Should any of you find yourselves interested in a somewhat more serious approach to current California law than you will find on this page, please let me refer you to this weblog's more specialized and earnest sibling, Declarations and Exclusions. It's the least I can do: Poor little Decs & Excs gets all huffy when the Fool hogs the spotlight.

Updated: Thanks as well to Gideon Strauss, for linking to and expanding upon the posts below on "weblogs and 'little' magazines."

From the Steam-Powered Gramophone Files

Rick at Futurballa today waxes nostalgic for Side A and Side B in "Why I Miss Vinyl." The CD format has its advantages, but the ability to present music in two contrasting sections isn't one of them:

But what artists don't do anymore is structure their work into themes and acts. Sometimes an intermission isn't just an excuse to grab a drink or go to the restroom.

There are any number of good examples of vinyl-era albums that were structured in "acts" or "chapters," with one side of the platter distinctly different in feel or content from the other: David Bowie's Low and "Heroes" both contrast quirky pop songs on one side with mostly-instrumental experiments on the other, Jethro Tull's Aqualung divides thematically in two at the break, and so on.

Rick contrasts the first side (in the original vinyl version) of Roxy Music's For Your Pleasure, which builds from the opening "Do the Strand" to the guitar histrionics of "In Every Dream Home a Heartache," with the more abstract musical stylings of the second side. This is a good choice: after all, "In Every Dream Home . . .' is about Miss Vinyl, isn't it?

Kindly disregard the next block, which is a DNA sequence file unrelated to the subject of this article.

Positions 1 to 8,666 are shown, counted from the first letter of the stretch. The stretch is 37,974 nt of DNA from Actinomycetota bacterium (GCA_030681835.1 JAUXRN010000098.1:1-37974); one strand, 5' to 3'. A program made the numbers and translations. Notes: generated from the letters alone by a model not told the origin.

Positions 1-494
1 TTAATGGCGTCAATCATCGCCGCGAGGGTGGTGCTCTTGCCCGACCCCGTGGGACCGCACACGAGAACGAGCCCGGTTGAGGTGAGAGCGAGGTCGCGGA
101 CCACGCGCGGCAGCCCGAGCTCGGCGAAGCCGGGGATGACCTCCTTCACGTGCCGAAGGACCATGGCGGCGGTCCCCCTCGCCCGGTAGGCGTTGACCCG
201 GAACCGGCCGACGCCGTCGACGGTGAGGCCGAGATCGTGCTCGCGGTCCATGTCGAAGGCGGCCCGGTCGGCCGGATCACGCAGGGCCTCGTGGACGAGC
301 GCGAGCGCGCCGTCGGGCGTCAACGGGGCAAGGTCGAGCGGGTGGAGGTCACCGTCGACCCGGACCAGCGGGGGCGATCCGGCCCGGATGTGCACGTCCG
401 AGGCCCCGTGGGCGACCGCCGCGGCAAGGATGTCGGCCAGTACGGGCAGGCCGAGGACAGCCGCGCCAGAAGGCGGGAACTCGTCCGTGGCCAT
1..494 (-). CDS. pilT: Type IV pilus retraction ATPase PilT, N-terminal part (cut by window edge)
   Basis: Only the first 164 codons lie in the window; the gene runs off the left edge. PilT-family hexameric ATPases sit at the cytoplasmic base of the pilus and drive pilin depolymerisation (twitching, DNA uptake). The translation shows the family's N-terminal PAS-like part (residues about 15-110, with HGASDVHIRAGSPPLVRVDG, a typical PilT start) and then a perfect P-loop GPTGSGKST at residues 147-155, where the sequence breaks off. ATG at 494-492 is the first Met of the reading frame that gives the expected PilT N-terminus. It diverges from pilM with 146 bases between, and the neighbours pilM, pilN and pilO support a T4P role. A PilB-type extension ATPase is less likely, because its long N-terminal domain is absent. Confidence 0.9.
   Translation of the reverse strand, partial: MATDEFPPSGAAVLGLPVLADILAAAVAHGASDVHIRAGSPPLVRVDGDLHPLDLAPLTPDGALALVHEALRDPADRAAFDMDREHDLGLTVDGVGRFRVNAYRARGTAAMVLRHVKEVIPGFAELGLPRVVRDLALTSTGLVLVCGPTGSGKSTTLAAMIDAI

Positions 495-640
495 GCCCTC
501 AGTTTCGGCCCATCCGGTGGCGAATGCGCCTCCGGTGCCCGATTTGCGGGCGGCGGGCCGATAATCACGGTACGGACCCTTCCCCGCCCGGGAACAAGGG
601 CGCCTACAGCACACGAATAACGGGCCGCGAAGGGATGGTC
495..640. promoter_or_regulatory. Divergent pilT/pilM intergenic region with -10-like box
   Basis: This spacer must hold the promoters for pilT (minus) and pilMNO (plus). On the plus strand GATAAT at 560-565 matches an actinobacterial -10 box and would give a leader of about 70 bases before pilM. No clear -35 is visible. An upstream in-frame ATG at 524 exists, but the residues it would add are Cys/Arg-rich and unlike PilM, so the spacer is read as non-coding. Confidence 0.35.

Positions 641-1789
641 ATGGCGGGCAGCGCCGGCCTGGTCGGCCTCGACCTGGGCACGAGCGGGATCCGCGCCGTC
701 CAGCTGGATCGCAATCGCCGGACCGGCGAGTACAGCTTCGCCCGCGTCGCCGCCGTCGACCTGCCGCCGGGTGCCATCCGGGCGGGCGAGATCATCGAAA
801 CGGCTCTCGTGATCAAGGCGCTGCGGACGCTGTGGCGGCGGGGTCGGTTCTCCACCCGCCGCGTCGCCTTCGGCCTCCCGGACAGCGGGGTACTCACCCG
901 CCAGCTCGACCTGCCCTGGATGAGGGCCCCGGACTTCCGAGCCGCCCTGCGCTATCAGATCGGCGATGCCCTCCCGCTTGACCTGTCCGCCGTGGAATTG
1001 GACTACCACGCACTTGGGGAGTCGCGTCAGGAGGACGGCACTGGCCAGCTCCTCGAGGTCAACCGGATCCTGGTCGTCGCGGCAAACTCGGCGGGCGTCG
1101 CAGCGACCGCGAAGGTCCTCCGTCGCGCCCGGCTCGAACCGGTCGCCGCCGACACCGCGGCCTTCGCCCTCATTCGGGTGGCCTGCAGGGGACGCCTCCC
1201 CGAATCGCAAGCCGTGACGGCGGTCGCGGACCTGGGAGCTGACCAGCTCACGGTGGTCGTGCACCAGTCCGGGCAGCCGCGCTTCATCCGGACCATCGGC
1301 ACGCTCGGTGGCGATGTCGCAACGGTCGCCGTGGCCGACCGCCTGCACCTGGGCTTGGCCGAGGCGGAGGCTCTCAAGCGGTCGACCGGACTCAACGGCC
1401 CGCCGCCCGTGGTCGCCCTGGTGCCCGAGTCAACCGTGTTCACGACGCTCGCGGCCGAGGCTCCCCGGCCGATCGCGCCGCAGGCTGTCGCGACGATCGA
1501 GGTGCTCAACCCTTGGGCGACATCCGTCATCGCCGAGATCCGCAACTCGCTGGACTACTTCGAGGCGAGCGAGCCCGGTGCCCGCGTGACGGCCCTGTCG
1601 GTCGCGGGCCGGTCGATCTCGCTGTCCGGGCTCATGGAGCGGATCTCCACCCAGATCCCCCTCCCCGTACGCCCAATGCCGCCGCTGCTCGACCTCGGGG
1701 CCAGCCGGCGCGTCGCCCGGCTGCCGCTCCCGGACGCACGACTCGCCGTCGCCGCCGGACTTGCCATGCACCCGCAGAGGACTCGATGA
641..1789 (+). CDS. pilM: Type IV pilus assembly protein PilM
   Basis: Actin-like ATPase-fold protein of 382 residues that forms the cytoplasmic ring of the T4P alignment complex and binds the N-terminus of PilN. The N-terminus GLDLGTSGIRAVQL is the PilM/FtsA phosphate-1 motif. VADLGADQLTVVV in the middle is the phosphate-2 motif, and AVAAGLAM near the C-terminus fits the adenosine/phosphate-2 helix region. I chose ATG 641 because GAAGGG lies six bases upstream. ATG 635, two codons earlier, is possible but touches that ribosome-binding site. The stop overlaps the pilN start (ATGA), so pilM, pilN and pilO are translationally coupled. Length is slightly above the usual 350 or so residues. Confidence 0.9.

Shhhhhh! The Beds May Be Bugged!

Brace yourselves, my fellow Americans, for the latest plague to befall our great nation.  I refer, friends, to the unexpected resurgence of Cimex lectularius, the Common Bedbug.  (Cimex lectularius is not to be confused with Hannibal lectularius, the Uncommon Fictional Sociopath.)

Whether justified by the facts or not, we are experiencing a sudden rash of stories reporting on a sudden rash of bedbug infestations.  Business Insurance magazine, in a story not available online, reports that "hospitality industry risk managers" are particularly concerned by the actual or perceived rise in bed bug bites, as they present a ready opportunity for claims by guests.

Nature abhors a vacuum, and so too do certain of my brethren of the Bar.  Consequently, the lawsuits have already begun, as the Philadelphia Inquirer reported on February 12:

'Don't you think there's a place for me, in between the sheets?'

It was supposed to be five days of beach fun in Ocean City, Md., for James and Mary Ann Dugan of Flourtown and their two children last August.

Instead, they claim in a lawsuit, they got two hotel beds infested with bedbugs. They allege that they suffered from bedbug bites days after they returned home, forcing them to call an exterminator to their house.

They also had to toss bedding, furniture and clothing into the trash, they said.

The lawsuit, filed Friday in Montgomery County Court, alleges that their ruined personal belongings totaled $20,000.

The complaint charges the Harrison Group Ltd. and the Holiday Inn at 6600 Costal Highway with breach of contract and negligence. The Dugans seek compensatory and punitive damages in excess of $50,000 on each count.

(The story is worth your time to read in full, containing such fine journalistic touches as the Dugans' "five-hour drive home in bad weather" and the claim apparently made in the suit "that bedbugs can transmit HIV, hepatitis, and other blood-borne illnesses, and that the family will have to be monitored.")